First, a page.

we´ving  : Although weaving was one of the most important and best developed of the crafts of Bible times, yet we have but few Biblical references to enlighten us as to the processes used in those early days. A knowledge of the technique of weaving is necessary, however, if we are to understand some of the Biblical incidents. The principle of weaving in all ages is illustrated by the process of darning. The hole to be darned is laid over with parallel threads which correspond to the "warp" ( שׁתי , shethı̄ ) of a woven fabric. Then, by means of a darning needle which takes the place of the shuttle in the loom, other threads are interlaced back and forth at right angles to the first set of strands. This second set corresponds to the woof ( ערב , ‛ērebh ) or weft of woven cloth. The result is a web of threads across the hole. If the warp threads, instead of being attached to the edges of a fabric, are fastened to two beams which can be stretched either on a frame or on the ground, and the woof is interlaced exactly as in darning, the result will be a web of cloth. The process is then called weaving ( ארג , 'āragh ), and the apparatus a loom. The most up-to-date loom of our modern mills differs from the above only in the devices for accelerating the process. The first of these improvements dates back some 5,000 years to the early Egyptians, who discovered what is technically known as shedding , i.e. dividing the warp into two sets of threads, every other thread being lifted so that the woof can run between, as is shown in the diagram of the Arabic loom.

The looms are still commonly used among the Bedouins. Supppose only eight threads are used for an illustration. In reality the eight strands are made by passing one continuous thread back and forth between the two poles which are held apart by stakes driven into the ground. The even strands run through loops of string attached to a rod, and from there under a beam to the pole. By placing the ends upon stones, or by suspending it on loops, the even threads are raised above the odd threads, thus forming a shed through which the weft can be passed. The separating of odds and evens is assisted by a flat board of wedge-shaped cross-section, which is turned at right angles to the odd threads. After the shuttle has been passed across, this same stick is used to beat up the weft.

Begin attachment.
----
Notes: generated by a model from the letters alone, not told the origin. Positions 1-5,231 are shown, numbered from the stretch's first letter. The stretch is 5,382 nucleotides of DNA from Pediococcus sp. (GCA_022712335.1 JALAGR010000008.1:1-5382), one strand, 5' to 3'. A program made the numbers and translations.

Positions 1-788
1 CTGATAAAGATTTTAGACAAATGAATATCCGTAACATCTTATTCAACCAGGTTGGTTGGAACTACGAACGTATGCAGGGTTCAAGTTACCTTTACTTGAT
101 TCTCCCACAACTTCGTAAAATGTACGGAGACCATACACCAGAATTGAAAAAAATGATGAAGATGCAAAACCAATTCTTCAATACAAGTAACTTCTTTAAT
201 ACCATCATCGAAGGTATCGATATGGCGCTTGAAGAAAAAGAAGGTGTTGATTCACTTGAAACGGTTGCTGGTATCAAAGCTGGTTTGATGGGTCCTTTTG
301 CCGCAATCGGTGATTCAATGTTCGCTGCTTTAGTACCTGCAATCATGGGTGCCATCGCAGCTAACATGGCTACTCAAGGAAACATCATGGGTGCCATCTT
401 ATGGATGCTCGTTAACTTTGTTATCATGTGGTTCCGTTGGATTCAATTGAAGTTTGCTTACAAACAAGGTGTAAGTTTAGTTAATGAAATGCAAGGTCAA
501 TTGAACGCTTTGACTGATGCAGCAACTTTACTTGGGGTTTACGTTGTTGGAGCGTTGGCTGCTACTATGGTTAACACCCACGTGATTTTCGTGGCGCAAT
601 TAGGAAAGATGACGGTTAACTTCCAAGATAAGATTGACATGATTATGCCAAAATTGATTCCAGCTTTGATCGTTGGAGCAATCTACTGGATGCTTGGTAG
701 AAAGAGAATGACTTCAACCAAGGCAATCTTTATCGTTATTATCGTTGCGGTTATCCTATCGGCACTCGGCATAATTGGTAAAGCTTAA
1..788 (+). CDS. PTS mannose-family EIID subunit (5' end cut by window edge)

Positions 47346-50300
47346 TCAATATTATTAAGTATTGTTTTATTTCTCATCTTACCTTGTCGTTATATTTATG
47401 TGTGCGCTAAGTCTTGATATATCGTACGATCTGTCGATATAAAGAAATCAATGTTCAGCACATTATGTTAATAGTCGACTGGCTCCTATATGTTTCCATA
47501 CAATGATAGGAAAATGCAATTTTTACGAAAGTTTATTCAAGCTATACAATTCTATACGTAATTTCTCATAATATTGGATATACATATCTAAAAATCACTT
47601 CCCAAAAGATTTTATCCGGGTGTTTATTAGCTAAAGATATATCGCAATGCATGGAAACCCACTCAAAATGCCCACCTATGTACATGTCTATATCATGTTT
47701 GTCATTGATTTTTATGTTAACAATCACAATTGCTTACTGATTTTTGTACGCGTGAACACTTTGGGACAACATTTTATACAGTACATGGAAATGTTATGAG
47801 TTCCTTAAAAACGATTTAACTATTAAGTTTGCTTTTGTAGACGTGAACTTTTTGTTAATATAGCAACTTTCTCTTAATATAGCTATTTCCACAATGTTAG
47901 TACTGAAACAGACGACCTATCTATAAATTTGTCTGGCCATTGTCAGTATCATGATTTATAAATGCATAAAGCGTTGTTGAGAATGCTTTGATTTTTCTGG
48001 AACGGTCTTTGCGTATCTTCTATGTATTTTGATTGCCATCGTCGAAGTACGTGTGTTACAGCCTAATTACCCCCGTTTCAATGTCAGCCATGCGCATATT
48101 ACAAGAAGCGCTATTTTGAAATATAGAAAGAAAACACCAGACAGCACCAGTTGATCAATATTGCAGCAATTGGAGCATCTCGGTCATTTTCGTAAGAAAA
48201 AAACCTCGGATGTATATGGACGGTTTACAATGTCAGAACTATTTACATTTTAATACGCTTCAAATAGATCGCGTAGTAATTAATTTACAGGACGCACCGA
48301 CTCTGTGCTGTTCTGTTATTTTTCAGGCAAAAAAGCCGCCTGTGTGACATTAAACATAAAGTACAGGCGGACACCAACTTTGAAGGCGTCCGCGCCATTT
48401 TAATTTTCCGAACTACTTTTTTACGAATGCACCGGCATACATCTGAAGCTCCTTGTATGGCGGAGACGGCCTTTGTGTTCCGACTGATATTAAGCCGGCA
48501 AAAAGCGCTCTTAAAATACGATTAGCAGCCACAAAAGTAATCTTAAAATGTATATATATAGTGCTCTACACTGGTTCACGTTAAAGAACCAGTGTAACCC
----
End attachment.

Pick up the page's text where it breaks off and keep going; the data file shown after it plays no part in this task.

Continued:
The threads are removed from the stones or loops, and allowed to lie loosely on the warp; it is pulled forward toward the weaver and raised on the stones in the position previously occupied by it. The flat spreader is passed through the new shed in which the odd threads are now above and the even threads below. The weft is run through and is beaten into place with the thin edge of it. The shuttle commonly used is a straight tree branch on which the thread is loosely wound "kite-string" fashion.

The loom used by Delilah was no doubt like the one described above ( Judges 16:13 ,  Judges 16:14 ). It would have been an easy matter for her to run in Samson's locks as strands of the weft while he lay sleeping on the ground near the loom adjacent to rod under the beam. The passage might be transposed thus: "And he said unto her, If thou weavest the seven locks of my head into the web. And she passed in his locks and beat them up with the batten ( יתד , yāthēdh ), and said unto him, The Philistines are upon thee, Samson. And he awakened out of his sleep and as he jumped up he pulled away the pins of the loom."

The counterpart of the Bedouin loom is shown on the ancient tombs at Beni Ḥasan (see Eb , 5279, or Wilkinson, I, 317). As Dr. Kennedy points out, the artist of that ancient picture has unwittingly reversed the order of the beams. The shedding beam, of the two, should be nearer the weaver. At what period the crude shedding device described above was replaced by a double set of loops worked by pedals is unknown. Some writers believe that the Jews were acquainted with it. The "flying shuttle" of the modern loom is probably a comparatively recent invention.

The products of the Bedouin looms are coarse in texture. Such passages as  Exodus 35:35;  Isaiah 19:9 , and examples of ancient weaving, lead us to believe that in Bible times contemporaneous with the primitive loom were more highly developed machines, just as in the cities of Egypt and Palestine today, alongside of the crude Bedouin loom, are found the more intricate hand looms on which are produced the most delicate fabrics possible to the weaver's article. Examples of cloth comparing favorably with our best grades of muslin have been found among the Egyptian mummy wrappings.

Two other forms of looms have been used for weaving, in both of which the warp is upright. In one type the strands of the warp, singly or in bundles, are suspended from a beam and held taut by numerous small weights made of stones or pottery. Dr. Bliss found at Tel el - Ḥesy collections of weights, sometimes 60 or more together, individual examples of which showed marks where cords had been attached to them. These he assumed were weavers' weights (see A M ound of Many Cities ). In this form the weaving was necessarily from top to bottom.